Bucket List Worthy Flight Network Foodie
Sweet, spicy and everywhere in between — Spanish cuisine packs a punch whether you’re sipping soup, tasting tapas or indulging in dessert. And it doesn’t matter where you are in the country, from the ports of Andalusia to the coast of Catalonia, you’re bound to be amazed by the flavors in each of these 10 uniquely Spanish dishes.
When it’s summertime in Spain, there’s no lunch more suiting than Gazpacho Andaluz. This classic Andalusian tomato-based soup is served cold and typically includes ingredients like cucumber, onion, garlic, wine vinegar, stale bread, olive oil, salt and pepper, but different regions offer varying takes on what makes the perfect gazpacho.
Where to taste it: Attend the annual Gazpacho Festival, held each August in Alfarnatejo, to taste this iconic dish while you admire live flamenco dancing shows.
You don’t have to be in Galicia to taste Pimientos de Padron, but it’s certainly where you’ll get the most authentic take on this healthy dish created in the Galician village of Padron. These small and flavorful green peppers are fried until tender and tossed in coarsely-ground sea salt to make a healthy and refreshing tapas dish.
Where to taste it: An annual pepper festival has been held every August since 1978 to celebrate the vibrant Pimientos de Padron in the parish of Herbon. There’s no better place to taste the peppers, dance and take in the local Galician culture.
Patatas Bravas may not appear to be much more than potatoes with cheese on top, but the dish’s deep roots and deeper flavor make it one of Spain’s must-try tapas. The perfect balance of potatoes, frying oil and spicy tomato or creamy garlic sauce are what make this dish a Spanish favorite among college students and seasoned foodies alike.
Where to taste it: The cities of Zaragoza and Barcelona are known for their wide variety of bars and restaurants serving traditional bravas as well as their own varieties of this classic Spanish snack.
Even more than Pimientos de Padron, Pulpo a la Gallega serves as the signature dish of the Galicia region. This classic Spanish fare (dating back roughly 125 years) features boiled Galician octopus carefully flavored with paprika, olive oil and rock salt. If you can’t find it on the menu, it may be under the name “Pulpo a la Feria.”
Where to taste it: You’ll be able to find Pulpo a la Gallega at numerous tapas bars, pulperias or upscale restaurants in the Galicia region, but if you have a chance, visit the annual Octopus Festival in O Carballiño.
Rabo de Toro is a Spanish meal that will leave your belly full and your taste buds asking for more. While the name literally means “tail of the bull” in Spanish, this hearty stew is now traditionally made with oxtail, tomatoes, carrots, onion, garlic and a variety of other spices that are cooked together slowly and carefully until they’re so tender, they melt in your mouth.
Where to taste it: Taste one of the best Rabo de Toro dishes in Spain at the highly-regarded El Caballo Rojo restaurant in Cordoba.
No visit to Spain is complete without tasting plenty of Queso Manchego — the famous cheese of Don Quixote. This mildly salty and slightly nutty sheep’s milk cheese is so delicious that it has spread beyond the borders of Spain and around the world.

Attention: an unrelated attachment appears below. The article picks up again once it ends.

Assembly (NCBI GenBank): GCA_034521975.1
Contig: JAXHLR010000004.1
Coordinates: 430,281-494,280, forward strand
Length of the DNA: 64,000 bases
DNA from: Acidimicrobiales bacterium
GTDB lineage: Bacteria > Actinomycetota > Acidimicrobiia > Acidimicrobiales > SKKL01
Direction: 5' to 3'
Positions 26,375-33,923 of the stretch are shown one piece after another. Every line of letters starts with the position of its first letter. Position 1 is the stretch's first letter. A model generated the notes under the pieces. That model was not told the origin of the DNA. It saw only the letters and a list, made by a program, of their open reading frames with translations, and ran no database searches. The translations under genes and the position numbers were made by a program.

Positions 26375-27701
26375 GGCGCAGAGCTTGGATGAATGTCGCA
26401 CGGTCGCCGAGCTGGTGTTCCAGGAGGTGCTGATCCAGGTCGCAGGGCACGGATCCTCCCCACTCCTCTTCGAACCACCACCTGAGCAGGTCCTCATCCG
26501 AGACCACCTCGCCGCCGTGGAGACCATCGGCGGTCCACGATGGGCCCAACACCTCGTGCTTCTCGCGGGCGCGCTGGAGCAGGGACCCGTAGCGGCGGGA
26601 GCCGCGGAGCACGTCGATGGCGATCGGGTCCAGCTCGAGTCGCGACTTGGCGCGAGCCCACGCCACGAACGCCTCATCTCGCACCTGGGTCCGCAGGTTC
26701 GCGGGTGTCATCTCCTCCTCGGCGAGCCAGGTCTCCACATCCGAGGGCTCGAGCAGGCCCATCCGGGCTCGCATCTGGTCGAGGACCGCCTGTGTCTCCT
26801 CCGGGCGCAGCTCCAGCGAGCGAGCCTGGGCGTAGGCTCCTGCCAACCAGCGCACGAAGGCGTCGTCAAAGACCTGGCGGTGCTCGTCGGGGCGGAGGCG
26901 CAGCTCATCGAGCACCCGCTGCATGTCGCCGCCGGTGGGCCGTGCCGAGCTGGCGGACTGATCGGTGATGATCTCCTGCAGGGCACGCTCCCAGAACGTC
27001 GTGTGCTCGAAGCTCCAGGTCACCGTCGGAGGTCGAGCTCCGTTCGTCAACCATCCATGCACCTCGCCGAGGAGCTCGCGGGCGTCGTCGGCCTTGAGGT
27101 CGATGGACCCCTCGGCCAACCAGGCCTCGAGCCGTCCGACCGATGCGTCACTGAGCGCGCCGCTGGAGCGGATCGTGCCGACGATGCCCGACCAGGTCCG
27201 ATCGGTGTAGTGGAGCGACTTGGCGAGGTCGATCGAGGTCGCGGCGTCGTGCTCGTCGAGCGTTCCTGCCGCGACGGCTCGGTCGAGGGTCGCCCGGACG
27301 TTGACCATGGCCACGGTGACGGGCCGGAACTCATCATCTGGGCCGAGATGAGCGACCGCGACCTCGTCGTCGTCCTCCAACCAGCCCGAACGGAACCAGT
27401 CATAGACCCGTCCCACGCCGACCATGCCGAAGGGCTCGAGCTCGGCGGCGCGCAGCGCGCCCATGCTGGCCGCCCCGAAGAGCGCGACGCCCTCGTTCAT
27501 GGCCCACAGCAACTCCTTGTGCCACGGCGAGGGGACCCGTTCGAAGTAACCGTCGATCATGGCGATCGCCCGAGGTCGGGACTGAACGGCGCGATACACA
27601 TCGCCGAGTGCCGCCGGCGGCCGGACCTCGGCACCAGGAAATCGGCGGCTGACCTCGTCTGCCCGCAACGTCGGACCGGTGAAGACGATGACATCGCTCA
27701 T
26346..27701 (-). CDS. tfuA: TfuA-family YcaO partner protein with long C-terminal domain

Where to taste it: While you can find Manchego cheese across the country and throughout the world, there’s nothing like tasting it in the region where it originated — La Mancha.
Although Crema Catalana may seem like a copycat Creme Brulee, this Catalonian dessert maintains some tasty characteristics that separate it from its French counterpart. Unlike the warm, vanilla-flavored Creme Brulee, Crema Catalana is a cold custard infused with lemon and cinnamon flavors for a refreshing citrus taste.
Where to taste it: If you’re in Barcelona on a hot summer day, there’s no better treat to cool you down than a refreshing dish of Crema Catalana.
You’ll probably try Paella when you travel to Spain, but there’s a savory rice dish that rivals its more popular cousin in flavor and tradition. Traditional Arroz Negre hails from Castellon, and the recipe includes a base of white rice with cuttlefish or squid, seafood broth, squid ink, sweet paprika, onion and olive oil. The dish is typically served with a side of allioli — a Catalan garlic sauce.
Where to taste it: When visiting the Catalonia or Valencia regions, opt for a unique and flavorful Arroz Negre dish over the much more common paella.
If you order the Tortilla Espanola without doing any research, you’ll probably end up with something much different than you imagined, and it’ll be much tastier too. This mouth-watering combination of potatoes, eggs, salt, onions and a variety of other ingredients (if desired) resembles a large, rounded omelet more than a taco shell.
Where to taste it: Tortilla Espanola is one of the most popular dishes in all of Spain, and it’s available at just about any bar in the country.
While fried fish is sold in bars and restaurants around the globe, the Andalusian city of Cadiz is quite possibly the home of the very best. Not only can you choose from over a dozen different types of freshly-caught fish, the prices are so low that you can try all of them at once for just a few dollars.
Where to taste it: Get your fried fish fix in Cadiz at Las Flores Freideria where you grab your fried fish to-go and enjoy it outside in the gorgeous Plaza Topete.